Layman is clearly comfortable depending on that thought, as he uses this story and the others to really explore the state of Gotham after the death of a Robin, an attack by the Joker, and an invasion of Man-Bats (are they still “Man”-Bats when they’re  statistically likely to be at least 51% female?). Little moments like Batman’s response to Zsasz’s escape do a lot to remind us of the truly superheroic Batman that we (at least, I) knew as children. Layman also manages to convey Batman’s solitary nature without making him seem like a dick (no offense to Nightwing). In other words, the writing is solid, even if the plot lacks the oomph that it needs.

Jason Fabok, as ever, turns in some lovely pages. Most importantly for this story, he can draw a cool Mat-Bat, not as easy a skill as one might think. He also knows just what image to draw. Reading this issue, I noticed that it was not unlike a well-crafted film trailer. Look at the page where Batman enters apartment 4D, for instance. Tell me those panels don’t flow together with some thumping music and mild camera movements. The whole issue is like that.

Both Layman and Fabok give us an unashamed, unapologetic Batman, retaining all that a modern fan knows and loves while giving us a very old-school, iconic version of Dark Knight.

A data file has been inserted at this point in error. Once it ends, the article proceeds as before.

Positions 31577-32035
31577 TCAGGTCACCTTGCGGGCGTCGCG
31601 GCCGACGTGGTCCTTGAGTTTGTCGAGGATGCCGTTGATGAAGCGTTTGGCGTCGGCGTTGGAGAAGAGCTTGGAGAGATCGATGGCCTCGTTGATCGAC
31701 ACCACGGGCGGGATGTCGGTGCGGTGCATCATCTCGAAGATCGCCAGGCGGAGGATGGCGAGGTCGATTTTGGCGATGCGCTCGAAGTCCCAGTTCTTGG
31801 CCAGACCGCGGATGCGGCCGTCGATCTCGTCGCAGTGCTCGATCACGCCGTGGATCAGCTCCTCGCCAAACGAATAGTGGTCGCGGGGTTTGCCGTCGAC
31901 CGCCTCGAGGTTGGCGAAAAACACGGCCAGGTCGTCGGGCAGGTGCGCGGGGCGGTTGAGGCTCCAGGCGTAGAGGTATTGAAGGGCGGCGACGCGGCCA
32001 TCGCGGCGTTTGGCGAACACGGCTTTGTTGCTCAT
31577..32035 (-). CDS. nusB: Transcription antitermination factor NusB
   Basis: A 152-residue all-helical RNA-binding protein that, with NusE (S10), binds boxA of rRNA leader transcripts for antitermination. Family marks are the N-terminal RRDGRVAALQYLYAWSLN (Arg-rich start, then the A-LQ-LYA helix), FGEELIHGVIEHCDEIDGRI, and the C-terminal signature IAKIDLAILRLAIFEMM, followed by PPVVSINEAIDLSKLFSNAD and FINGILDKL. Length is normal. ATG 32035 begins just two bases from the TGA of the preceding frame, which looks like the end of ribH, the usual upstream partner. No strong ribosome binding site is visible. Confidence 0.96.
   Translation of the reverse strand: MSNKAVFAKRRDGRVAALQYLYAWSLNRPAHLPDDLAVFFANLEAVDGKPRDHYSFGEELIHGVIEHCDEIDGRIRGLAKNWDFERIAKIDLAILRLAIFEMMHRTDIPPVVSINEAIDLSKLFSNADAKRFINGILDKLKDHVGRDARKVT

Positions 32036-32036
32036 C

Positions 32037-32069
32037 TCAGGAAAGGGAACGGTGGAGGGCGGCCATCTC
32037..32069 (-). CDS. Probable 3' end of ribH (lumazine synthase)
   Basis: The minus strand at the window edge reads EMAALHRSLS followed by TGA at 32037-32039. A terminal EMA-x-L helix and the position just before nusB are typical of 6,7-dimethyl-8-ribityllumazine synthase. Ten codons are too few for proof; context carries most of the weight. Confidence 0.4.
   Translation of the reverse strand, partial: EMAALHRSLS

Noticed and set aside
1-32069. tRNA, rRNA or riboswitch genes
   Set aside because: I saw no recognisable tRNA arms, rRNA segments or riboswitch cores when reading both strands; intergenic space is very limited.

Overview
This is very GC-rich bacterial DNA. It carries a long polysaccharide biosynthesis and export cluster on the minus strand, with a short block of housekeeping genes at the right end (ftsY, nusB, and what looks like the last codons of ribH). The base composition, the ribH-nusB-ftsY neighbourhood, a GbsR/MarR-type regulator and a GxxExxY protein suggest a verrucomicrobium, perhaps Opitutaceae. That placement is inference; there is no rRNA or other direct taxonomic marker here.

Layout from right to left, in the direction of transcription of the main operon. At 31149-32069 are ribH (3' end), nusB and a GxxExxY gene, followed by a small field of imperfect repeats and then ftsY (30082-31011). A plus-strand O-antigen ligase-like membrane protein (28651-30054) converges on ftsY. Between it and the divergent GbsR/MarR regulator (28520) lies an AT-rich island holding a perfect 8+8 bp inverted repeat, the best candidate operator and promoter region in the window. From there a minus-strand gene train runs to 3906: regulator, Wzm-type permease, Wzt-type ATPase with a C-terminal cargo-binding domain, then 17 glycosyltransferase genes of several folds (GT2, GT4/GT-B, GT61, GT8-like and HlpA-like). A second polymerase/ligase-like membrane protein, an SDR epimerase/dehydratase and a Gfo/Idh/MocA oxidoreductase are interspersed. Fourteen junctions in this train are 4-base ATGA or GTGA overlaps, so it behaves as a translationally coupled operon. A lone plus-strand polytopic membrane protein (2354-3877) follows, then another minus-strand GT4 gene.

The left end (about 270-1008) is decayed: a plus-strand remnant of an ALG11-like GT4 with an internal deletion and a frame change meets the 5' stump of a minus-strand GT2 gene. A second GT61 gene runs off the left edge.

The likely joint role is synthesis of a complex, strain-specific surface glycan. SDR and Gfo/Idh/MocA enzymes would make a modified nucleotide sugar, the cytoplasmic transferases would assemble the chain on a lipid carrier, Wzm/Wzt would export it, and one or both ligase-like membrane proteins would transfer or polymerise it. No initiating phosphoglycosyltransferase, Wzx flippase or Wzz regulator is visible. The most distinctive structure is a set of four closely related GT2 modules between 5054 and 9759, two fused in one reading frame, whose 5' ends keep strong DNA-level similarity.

There’s more to be said, but for those who don’t want spoilers, the point is this: The 900 is a solid Batman story, but that’s about it. There are some flashes of brilliance that I’ll get to in a moment, but whether it’s worth $7.99 is really a matter of how willing you are to pay that much for a story that won’t likely be looked back upon any more than Layman’s other work. It’s still the same high quality comics that you’ve come to expect from this team, but for this issue, for that price, it may not be enough.

 

 

 

From here on out we’re in spoiler territory, if you don’t have the stomach for it you should turn back now.

 

 

Alright?

 

 

Alright.

 

 

The truly interesting things about this story, to me, are the effects of the New 52. I admit that I had been hoping that the 900 was a reference to Zsasz’s nine-hundredth kill, and that the Man-Bats would just be a way to put Zsasz on a more equal playing field with Batman. Alas it was not to be.

Some of you may be asking why Man-Bat army isn’t enough for me? The answer is simple and two-fold. Firstly, it’s been done before. Grant Morrison decided that Man-Bat-Ninjas were Talia al Ghul’s thing way back in 2007. And second, it fell flat for me then too.